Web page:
Saturday, October 25, 2008

Practical Anonymity on the Internet

Whatever you type into the address/search bar of Chrome, the Google browser, it goes to Google. Of course Google has been doing it for a long time, every search is archived. If you volunteered by logging in, all the info goes to your hidden profile, such as web history. If you don't login, they have your IP anyway, which can easily be used to link to you one day. For example, with the website you visited, they know where you live, what are your kid's schools, which company you work for, your bank, and where you shop most, etc. With these info, it's easy to know which IP belongs to the same person, and one day link to your real ID. It's a big brother's world.

Imagine if Google brought up an ISP tomorrow! Whatever you do on the web, someone in Google can be able to know about it, and they know your real name and address too. Maybe every politician will be up in arms about it. Also Google's moto is do no evil. So that's not that alarming.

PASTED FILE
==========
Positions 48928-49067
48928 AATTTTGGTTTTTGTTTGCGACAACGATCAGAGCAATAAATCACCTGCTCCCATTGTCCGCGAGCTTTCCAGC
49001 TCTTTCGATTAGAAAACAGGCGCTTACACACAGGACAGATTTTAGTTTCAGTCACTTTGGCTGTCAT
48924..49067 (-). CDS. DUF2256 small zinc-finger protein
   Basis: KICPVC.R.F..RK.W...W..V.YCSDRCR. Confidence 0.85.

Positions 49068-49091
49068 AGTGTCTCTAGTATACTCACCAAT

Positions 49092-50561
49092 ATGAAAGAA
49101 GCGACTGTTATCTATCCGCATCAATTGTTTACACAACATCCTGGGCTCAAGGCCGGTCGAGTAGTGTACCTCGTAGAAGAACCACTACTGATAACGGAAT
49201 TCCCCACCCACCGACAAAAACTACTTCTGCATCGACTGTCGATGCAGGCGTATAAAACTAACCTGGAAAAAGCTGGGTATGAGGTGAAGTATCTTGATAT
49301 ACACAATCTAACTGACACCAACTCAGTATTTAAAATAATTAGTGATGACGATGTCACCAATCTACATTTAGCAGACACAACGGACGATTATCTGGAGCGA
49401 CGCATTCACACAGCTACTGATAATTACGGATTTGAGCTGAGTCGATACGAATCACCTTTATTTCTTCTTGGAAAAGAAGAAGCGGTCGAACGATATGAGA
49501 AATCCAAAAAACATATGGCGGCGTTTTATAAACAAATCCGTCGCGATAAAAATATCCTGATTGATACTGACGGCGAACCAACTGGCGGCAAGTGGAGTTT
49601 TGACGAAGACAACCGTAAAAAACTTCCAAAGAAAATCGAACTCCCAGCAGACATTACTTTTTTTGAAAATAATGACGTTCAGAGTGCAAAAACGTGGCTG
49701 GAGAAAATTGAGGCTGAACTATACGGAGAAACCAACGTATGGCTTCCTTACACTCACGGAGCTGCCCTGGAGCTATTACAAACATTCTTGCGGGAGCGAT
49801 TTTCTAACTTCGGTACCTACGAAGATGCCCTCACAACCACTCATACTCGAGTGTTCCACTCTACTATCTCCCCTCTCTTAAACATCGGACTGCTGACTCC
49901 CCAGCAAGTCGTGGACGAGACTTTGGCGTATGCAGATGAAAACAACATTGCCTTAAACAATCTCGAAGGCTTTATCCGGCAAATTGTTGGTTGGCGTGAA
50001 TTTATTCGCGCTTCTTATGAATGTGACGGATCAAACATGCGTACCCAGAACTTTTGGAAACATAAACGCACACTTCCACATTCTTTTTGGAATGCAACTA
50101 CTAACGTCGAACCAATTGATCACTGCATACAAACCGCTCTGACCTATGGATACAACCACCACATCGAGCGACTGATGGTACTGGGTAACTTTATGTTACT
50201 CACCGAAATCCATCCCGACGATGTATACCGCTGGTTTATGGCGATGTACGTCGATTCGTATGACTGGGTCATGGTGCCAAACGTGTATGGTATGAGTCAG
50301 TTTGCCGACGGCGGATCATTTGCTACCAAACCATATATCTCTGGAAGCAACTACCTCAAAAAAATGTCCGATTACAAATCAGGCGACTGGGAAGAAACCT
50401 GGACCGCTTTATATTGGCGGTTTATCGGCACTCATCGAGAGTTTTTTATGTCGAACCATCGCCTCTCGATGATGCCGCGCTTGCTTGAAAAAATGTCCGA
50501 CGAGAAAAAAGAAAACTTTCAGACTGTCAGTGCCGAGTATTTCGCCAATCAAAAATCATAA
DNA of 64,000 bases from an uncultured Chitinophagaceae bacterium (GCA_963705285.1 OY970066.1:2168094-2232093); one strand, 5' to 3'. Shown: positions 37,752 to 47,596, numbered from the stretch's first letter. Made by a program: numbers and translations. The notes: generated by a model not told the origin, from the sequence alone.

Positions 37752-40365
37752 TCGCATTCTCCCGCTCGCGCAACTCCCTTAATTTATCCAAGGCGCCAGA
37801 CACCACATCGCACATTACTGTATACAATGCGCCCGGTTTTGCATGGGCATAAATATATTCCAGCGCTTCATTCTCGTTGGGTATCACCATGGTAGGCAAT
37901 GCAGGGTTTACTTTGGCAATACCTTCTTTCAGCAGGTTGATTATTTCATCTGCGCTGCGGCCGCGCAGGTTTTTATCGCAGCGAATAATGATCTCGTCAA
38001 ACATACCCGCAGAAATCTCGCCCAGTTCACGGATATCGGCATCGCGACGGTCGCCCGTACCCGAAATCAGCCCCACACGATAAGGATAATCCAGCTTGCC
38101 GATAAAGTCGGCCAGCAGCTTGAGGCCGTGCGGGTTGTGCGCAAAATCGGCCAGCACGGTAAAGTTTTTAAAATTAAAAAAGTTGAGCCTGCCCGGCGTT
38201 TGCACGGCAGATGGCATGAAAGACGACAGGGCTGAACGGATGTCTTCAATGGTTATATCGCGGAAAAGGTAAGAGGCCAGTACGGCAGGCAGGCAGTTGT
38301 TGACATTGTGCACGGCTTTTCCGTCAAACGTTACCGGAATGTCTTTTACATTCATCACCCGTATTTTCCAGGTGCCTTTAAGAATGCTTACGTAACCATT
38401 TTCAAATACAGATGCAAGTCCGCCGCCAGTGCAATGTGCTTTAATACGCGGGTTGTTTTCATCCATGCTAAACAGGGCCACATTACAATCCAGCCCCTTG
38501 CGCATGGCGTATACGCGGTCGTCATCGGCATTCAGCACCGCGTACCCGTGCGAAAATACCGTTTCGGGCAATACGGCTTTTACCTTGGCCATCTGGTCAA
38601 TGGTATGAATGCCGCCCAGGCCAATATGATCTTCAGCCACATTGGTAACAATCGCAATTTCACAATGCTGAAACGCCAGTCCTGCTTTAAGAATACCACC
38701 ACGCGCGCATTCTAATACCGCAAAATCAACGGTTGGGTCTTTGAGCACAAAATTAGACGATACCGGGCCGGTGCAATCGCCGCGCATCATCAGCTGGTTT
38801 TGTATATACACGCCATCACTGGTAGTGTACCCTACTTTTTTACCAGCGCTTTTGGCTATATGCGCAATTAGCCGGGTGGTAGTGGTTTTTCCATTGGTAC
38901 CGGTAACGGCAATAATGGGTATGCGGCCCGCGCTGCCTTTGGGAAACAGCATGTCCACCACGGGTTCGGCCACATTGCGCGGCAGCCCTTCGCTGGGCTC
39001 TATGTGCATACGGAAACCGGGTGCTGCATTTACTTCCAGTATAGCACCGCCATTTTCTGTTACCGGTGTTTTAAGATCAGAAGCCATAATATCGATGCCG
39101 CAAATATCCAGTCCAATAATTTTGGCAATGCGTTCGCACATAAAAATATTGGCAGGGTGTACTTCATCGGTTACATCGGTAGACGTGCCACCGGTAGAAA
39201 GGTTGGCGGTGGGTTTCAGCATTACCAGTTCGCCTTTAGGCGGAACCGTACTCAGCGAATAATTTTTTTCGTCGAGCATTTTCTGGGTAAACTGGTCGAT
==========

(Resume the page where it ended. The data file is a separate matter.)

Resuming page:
However, how about 10 or 20 years from now, Google and and a few ISP will be brought up by a Chinese company, still controlled by the communists? Immediately they can find out who were, say, human right activists causing trouble many years ago.

With all the talk about online privacy, my guest estimate is that at most only several thousand people in the whole world is taking it seriously daily. That's the number of people using JonDo, and perhaps more using TOR, the only two practical and reasonably safe systems.

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